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There is a panic amongst writing teachers that is based on the myth that our baby, narrative writing, is shunned by the Common Core standards. I'm here to encourage everyone to take a deep breath an
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Several useful ideas in this post! Via @Edutopia and @Tweenteacher
You might be interested if you're teaching or planning on teaching Boy: Tales of Childhood by Roald Dahl. http://t.co/jf3XqxJW6B
The Essay Map is an interactive graphic organizer that enables students to organize and outline their ideas for an informational, definitional, or descriptive essay.
Expository writing is an increasingly important skill for elementary, middle, and high school students to master. This interactive graphic organizer helps students develop an outline that includes an introductory statement, main ideas they want to discuss or describe, supporting details, and a conclusion that summarizes the main ideas. The tool offers multiple ways to navigate information including a graphic in the upper right-hand corner that allows students to move around the map without having to work in a linear fashion. The finished map can be saved, e-mailed, or printed.
Using systems that break the writing process into steps helps guide students through to a first draft. Guidance builds confidece. Well worth a visit and possible wide scale use in your classroom.
Hardly a week goes by that I’m not asked about the differences between modes, genres, and formats. I admit, it’s pretty confusing out there when you try to sort it out on your own. Here is how I keep the terms separate in my work–I hope it helps you, too.
This thoughtful article will help define terms we encounter as we dig into the traits. Modes of writing and genres of writing carry expectations as to format and audience. This will determine voice and organization.
For good measure we need to consider the Modes of writing that are highlighted by the Common Core Standards.
At face value, the lines between verbal irony, sarcasm, and compliments can be blurry. After all, the phrase 'That looks nice' could be all three depending on the circumstances.
Here's a subtle concept explained in a way that you can use with your students.
The problem with rote memorization of a writing organizational formula is that it has no context. The kids don't understand why they are using the form. They just memorize the basics and stumble on. This usually means they know they need five paragraphs: 1 intro 3 body 1 concluding. Hardly a universal formula for organizing writing. But that's what is usually taught (and often nothing else.)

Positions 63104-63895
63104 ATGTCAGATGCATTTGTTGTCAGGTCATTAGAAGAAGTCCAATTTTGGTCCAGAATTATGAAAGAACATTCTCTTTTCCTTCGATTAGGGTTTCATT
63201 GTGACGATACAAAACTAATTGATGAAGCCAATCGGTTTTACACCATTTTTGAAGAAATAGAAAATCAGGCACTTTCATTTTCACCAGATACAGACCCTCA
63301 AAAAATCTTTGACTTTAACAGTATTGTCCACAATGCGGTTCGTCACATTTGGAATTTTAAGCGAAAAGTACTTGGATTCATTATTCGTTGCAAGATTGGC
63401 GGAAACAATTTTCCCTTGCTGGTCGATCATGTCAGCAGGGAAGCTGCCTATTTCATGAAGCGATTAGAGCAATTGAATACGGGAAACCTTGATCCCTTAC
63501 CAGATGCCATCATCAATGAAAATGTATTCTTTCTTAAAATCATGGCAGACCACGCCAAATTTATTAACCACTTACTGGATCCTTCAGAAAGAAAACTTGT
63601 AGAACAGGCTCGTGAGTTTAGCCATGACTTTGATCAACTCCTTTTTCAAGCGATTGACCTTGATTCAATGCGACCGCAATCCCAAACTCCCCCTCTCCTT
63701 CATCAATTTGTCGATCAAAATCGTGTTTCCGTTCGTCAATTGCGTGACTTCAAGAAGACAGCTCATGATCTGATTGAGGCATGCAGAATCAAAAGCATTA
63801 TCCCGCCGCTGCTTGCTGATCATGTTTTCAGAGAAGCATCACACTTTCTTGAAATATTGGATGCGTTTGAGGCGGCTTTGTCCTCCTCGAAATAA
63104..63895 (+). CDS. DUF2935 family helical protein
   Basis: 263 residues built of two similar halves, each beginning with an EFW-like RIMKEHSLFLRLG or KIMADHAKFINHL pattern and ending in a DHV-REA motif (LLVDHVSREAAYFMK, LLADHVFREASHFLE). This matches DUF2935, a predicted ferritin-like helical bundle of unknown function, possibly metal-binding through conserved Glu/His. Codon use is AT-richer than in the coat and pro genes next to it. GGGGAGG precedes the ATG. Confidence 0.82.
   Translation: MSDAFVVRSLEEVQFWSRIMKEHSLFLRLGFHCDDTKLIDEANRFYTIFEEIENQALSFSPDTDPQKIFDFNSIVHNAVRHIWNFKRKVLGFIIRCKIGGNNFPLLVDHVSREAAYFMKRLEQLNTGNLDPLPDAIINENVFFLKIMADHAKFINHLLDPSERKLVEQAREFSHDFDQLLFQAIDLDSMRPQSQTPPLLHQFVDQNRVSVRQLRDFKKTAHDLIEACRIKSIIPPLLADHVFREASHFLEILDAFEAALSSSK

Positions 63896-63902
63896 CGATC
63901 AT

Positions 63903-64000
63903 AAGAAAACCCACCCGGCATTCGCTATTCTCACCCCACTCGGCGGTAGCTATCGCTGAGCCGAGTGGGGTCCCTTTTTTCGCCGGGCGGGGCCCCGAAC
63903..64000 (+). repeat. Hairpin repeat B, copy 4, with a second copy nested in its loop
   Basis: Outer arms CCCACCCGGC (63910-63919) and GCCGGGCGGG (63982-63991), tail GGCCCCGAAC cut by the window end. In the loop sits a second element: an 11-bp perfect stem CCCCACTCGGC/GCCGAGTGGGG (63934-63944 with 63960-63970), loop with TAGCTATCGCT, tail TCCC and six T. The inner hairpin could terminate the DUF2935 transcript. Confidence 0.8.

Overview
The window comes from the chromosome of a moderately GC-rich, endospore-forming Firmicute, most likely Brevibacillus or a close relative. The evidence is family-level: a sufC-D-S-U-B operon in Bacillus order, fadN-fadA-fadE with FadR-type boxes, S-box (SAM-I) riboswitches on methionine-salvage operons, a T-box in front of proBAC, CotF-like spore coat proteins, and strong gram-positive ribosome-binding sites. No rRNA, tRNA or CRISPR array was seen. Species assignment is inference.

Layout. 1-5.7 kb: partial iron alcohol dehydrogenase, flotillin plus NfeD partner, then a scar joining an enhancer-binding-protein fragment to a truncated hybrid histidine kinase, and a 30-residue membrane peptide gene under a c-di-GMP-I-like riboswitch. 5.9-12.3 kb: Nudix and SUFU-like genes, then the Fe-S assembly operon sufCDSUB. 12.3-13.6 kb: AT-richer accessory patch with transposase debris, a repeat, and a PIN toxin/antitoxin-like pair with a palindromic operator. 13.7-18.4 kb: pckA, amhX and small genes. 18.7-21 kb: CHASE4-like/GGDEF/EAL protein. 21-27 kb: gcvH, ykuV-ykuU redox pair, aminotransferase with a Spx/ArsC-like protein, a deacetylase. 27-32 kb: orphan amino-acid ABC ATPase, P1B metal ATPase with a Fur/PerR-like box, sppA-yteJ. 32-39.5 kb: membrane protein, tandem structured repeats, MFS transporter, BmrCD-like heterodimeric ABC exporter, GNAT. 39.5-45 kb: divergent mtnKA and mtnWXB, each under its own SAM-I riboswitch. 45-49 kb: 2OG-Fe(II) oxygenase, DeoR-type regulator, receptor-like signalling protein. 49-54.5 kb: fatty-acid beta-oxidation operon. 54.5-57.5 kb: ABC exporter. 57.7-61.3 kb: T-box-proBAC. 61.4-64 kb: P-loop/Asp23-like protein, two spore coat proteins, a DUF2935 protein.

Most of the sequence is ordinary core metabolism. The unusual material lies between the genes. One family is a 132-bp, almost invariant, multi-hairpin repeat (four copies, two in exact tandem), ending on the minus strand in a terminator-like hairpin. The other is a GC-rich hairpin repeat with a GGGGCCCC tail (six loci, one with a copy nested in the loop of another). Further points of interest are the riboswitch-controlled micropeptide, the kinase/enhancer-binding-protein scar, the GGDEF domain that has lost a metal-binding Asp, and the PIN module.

Here's a brief essay inspired by a conversation in my Online writing class.
that interesting ...
What a great way to organize writing for our students!
This may come as a surprise, but I don’t know who actually coined the term creative nonfiction.
Phillip Lopate is considered by many to be one of the most important essayists of our time, a writer and editor at the fulcrum of memoir's resurgence who has contributed significantly to discourse on creative nonfiction. The anthology Lopate edited in 1994, The Art of the Personal Essay (Doubleday), helped contextualize the genre as part of a global tradition dating back to the classical period.
Here is a rundown of some of the best literary journalism you’ll find. Not only is there great storytelling in these books and longform articles, but there is also rigorous and revelatory investigation that keeps the facts straight. This is literary journalism at its best – proving that you don’t have to make up your facts to tell a meaningful and important story.
Close passage analysis demo: finding patterns in your observations. Based on The Book Thief.
Should There Be Zoos? A Persuasive Text by Tony Stead is a mentor text, we used to introduce how to write an effective writing piece. Our students listened and took up the challenge to write their own book.
Professors may not have much grading to do during dead week, but that doesn’t mean they aren’t busy. The 1078 Gallery got a taste of some of Chico State’s own creative works Friday evening.
Palo Alto HS senior Luaren Wong discusses why over-reliance on the 5-paragraph essay in writing classes can be detrimental. Very well done. -JL
"Put simply, complete emphasis on traditional, expository writing is unacceptable because even seniors in the highest English lane in one of the highest-ranked, highest-achieving schools in the country are left unprepared. We are unprepared for a future where writing more often than not consists of quick reports and write-ups, persuasive pitches and creative presentations -- in other words, a world that does not require an introduction, three body paragraphs, and a conclusion. In a society whose roots are increasingly in innovation and imagination, and where those making an impact now are those thinking far outside the box, it makes no sense to keep us inside it."